For many parents, the biggest fear when it comes to their daughters and dating is sex and unwanted pregnancies. What many don’t realize is that young women between the ages of 16 and 24 experience more intimate partner violence than anyone else. And while many parents are sending the message loud and clear about sex, when it comes to violence, parents are not asking and kids definitely are not telling. The conversation is uncomfortable, but it’s absolutely necessary.
So how do you know if that friendly, handsome boy who comes to the door to pick up your daughter might have a violent streak? The organization “Break The Cycle” provides this list of behaviors your daughter might display if she’s in an abusive or potentially abusive relationship.
I. She apologizes for his behavior and makes excuses for him.
2. She loses interest in activities that she used to enjoy.
3. She stops seeing friends and family members and becomes more and more isolated.
4.When your daughter and her boyfriend are together, he calls her names and puts her down in front of other people.
5. He acts extremely jealous of others who pay attention to her, especially other guys.
6. He thinks or tells your daughter that you (her parents) don’t like him.
7. He controls her behavior, checking up on her constantly, calling and texting her, demanding to know who she has been with.
8. She casually mentions his violent behavior, but laughs it off as a joke.
9. You see him violently lose his temper, striking or breaking objects. 1
10. She often has unexplained injuries, or the explanations she offers don’t make sense.
You might think your daughter is too smart to let a violent boyfriend bully her. If that’s you, Leslie Morgan Steiner’s story should change your mind. She was 22 years old and a Harvard graduate who had just landed her dream job in New York City when she met the man who ultimately threatened to kill her. “My first message for you is that domestic violence happens to everyone; all races, all religions, all incomes, all education levels. It’s everywhere,” says Leslie. The problem with spotting an abusive man is that no man starts out that way at the beginning of the relationship. “We started dating and he loved everything about me,” says Leslie. “If you had told me that this smart, funny, sensitive man who adored me would one day dictate whether or not I wore makeup, how short my skirts were, where I lived, what jobs I took, who my friends were, and where I spent Christmas, I would have laughed at you. Because there was not a hint of violence or control or anger in him… at the beginning.”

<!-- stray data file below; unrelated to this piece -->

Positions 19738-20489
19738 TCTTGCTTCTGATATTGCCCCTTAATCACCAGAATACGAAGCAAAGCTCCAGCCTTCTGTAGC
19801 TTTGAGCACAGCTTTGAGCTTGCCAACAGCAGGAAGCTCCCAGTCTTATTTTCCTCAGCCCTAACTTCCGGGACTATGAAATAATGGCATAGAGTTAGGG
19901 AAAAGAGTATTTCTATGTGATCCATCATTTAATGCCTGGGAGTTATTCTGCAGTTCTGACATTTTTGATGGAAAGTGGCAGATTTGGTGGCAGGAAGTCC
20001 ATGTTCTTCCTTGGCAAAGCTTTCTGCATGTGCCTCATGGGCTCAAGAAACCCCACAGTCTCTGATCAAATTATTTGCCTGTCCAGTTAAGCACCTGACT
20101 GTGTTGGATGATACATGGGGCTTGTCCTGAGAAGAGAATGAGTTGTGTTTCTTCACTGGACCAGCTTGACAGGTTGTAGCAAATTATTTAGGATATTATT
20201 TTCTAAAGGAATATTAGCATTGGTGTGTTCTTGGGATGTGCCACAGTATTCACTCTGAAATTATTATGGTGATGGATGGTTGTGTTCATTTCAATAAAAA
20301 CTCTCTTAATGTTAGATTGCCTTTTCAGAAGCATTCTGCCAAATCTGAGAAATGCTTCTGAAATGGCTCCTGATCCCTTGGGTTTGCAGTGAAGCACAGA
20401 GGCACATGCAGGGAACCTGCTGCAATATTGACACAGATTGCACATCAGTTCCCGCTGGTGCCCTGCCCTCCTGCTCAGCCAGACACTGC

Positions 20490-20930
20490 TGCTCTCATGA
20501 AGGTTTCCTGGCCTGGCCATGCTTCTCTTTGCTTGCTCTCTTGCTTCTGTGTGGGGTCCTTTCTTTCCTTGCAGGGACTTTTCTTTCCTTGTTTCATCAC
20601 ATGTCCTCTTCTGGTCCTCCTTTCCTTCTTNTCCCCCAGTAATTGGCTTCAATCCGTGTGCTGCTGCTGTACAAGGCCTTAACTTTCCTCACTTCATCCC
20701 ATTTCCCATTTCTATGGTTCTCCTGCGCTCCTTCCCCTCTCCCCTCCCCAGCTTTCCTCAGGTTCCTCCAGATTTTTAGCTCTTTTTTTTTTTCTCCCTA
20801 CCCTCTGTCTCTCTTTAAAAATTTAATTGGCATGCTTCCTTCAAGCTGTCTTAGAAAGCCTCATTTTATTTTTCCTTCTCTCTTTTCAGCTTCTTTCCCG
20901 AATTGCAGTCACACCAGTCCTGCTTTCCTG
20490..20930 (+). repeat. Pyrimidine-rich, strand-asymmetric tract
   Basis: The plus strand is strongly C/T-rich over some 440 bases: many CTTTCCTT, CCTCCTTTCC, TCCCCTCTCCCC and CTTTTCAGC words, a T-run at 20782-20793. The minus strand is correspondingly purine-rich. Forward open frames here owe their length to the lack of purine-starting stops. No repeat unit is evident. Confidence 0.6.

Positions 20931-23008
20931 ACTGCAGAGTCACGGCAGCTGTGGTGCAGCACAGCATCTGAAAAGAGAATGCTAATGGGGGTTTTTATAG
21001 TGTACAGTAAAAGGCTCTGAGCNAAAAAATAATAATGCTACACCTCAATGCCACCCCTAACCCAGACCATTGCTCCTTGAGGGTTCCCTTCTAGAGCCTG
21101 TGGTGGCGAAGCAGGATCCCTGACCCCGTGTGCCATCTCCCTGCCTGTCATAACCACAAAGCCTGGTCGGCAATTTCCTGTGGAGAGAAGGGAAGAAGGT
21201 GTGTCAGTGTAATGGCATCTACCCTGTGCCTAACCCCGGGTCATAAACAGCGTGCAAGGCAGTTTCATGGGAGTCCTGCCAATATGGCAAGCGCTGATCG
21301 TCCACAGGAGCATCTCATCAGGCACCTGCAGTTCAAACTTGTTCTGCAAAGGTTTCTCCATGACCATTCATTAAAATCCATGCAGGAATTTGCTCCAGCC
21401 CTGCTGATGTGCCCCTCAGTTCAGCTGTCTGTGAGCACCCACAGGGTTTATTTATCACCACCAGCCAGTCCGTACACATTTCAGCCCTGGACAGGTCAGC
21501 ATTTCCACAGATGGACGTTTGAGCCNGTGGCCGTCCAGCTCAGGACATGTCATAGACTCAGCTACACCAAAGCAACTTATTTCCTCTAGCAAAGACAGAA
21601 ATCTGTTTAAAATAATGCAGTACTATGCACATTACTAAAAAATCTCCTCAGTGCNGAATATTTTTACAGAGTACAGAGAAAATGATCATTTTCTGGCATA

As their relationship progressed, things started to change. “He first physically attacked me five days before our wedding. It was seven a.m. I still had on my nightgown. I was working on my computer trying to finish a freelance writing assignment and I got frustrated, and he used my anger as an excuse to put both his hands around my neck and squeeze so tightly I could not breathe or scream. He used the choke hold to hit my head repeatedly against the wall. Five days later, the ten bruises on my neck had just faded, and I put on my mother’s wedding dress and I married him. Despite what had happened, I was sure we were going to live happily ever after because I loved him. And he loved me
so much. And he was very, very sorry.”
Leslie eventually got out of the relationship, but not before he put a gun to her head and threatened to kill her. She detailed her years in the abusive relationship in her book “Crazy Love.”
Bottom line – we need to keep talking to our daughters about domestic violence, about their relationships, about their friends’ relationships. If you want to know more about how to start this conversation, visit www.breakthecycle.org
How to recognize the signs of domestic violence is just one of the things we teach in our high school and college-level Bulletproof Self-Defense class. To learn more about our self-defense classes, click here.